The idea of storytelling provides the novel's frame.  Its opening words, "This is how I heard the story," are echoed in its closing sentence, in which the dying grandfather is imagined "sculling along the surface of the sea of pain a little nearer to his story's end or maybe...toward the story on the opposite shore that was waiting to begin."  (pg 428)  Why does the grandfather urge the narrator to "write it down" at the end of the book?

Many readers and even reviewers have taken Moonglow at face value as a memoir.  How did you feel about the novel's form of a false memoir.  Did you find it unsettling?  What are the expectations that you bring to a memoir and fiction?

How does the grandfather's admiration for, and disillusionment with Wernher von Braun impact the novel?  What happens to the grandfather's rage when he finally meets Wernher von Braun?

What are the assumptions and beliefs that the narrator brings when he speaks with his grandfather?  How and why do they change over the course of the novel?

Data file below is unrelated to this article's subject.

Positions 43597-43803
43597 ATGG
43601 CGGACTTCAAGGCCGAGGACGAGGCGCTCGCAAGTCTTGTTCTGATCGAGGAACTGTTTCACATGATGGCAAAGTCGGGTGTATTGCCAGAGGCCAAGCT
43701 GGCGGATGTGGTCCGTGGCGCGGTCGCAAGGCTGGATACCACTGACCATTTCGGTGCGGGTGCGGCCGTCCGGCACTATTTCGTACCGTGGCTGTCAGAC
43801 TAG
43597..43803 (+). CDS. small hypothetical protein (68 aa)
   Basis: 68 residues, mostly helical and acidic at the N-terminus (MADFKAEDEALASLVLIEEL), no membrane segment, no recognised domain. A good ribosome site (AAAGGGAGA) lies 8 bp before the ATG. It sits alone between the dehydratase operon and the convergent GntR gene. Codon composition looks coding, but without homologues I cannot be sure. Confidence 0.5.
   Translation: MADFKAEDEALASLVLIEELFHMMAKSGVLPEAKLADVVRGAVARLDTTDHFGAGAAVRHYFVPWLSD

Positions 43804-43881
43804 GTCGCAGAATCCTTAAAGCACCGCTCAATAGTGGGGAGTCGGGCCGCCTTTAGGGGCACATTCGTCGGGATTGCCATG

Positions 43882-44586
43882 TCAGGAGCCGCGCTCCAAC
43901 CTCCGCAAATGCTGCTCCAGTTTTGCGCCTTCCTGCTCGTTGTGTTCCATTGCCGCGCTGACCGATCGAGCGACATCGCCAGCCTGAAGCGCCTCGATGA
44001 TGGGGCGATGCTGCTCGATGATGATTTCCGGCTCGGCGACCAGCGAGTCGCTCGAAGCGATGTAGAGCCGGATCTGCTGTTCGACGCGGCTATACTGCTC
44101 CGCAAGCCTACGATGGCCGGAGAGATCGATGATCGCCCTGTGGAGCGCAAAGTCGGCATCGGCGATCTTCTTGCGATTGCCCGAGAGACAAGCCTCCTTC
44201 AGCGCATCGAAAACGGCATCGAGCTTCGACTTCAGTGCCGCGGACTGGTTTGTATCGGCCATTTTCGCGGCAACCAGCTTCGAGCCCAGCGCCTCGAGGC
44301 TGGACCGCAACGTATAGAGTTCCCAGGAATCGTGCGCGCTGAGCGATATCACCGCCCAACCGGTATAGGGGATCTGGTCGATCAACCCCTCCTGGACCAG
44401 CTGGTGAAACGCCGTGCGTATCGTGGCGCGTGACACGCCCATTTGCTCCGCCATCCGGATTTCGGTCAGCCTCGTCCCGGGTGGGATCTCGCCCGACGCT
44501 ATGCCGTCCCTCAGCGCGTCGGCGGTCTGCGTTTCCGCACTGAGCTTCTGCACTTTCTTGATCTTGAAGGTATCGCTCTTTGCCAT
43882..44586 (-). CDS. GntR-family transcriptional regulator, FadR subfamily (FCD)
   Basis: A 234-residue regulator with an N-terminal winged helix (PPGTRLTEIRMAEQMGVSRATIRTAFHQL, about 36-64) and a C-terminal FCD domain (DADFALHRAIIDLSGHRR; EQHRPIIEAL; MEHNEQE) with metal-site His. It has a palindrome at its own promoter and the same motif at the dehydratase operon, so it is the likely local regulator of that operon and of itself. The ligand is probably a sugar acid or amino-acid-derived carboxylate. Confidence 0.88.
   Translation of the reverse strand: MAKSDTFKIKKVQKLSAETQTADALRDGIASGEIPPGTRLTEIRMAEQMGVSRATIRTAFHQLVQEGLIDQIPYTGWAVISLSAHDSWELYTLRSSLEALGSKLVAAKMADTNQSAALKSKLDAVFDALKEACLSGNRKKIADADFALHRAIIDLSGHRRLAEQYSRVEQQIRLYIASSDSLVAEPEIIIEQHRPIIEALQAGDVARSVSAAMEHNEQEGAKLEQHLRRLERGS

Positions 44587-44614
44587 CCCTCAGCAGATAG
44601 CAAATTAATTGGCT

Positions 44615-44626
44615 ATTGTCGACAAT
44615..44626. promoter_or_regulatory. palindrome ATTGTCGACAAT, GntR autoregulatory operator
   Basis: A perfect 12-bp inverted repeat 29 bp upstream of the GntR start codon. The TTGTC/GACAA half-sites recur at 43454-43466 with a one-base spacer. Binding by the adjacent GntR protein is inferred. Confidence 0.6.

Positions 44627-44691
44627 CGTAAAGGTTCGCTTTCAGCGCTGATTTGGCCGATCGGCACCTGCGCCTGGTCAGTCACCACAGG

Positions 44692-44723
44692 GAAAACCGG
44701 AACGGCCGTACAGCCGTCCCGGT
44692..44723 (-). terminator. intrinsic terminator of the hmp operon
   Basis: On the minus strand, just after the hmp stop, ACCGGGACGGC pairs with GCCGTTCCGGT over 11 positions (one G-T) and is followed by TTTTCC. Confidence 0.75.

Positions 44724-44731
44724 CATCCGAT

What do you think is the significance of the novel's title?  What is the significance of the recurring motif of the moon?

Let us know what you think of Moonglow.

Tuesday, August 29, 2017

The book selection for September for the Kilbourn Public Library Book Discussion Group is Except for His Wings by Michael Dodd.  Michael lives in Madison, Wisconsin but grew up in Texas.  Michael is a past employee and volunteer at the Kilbourn Public Library.  We are excited to be reading his newest book.

Corny Shane is a recovering alcoholic trying to rebuild his shattered life in the Texas Hill Country after his wife abandoned him and their children.  One day his eleven-year-old daughter comes home with a story about a boy with wings who appeared in the town park.  Except for His Wings  is the story of the turmoil his appearance creates in the small town of Blakesfield, a story of uncertainty and confusion, of old wounds and new fears, of sorrow and of hope. 

How did you experience this book?  Were you engaged immediately or did it take you a while to "get into it"? 

Describe the main characters.  Do the main characters change or mature by the end of the book?  What do they learn about themselves?

What main ideas and themes does the author explore?

Where there any passages that strike you as insightful, even profound?

Is the ending satisfying?  If so, why?  If not, why not....and how would you change it?

If you could ask the author a question, what would you ask?

Let us know what you think of Except for His Wings.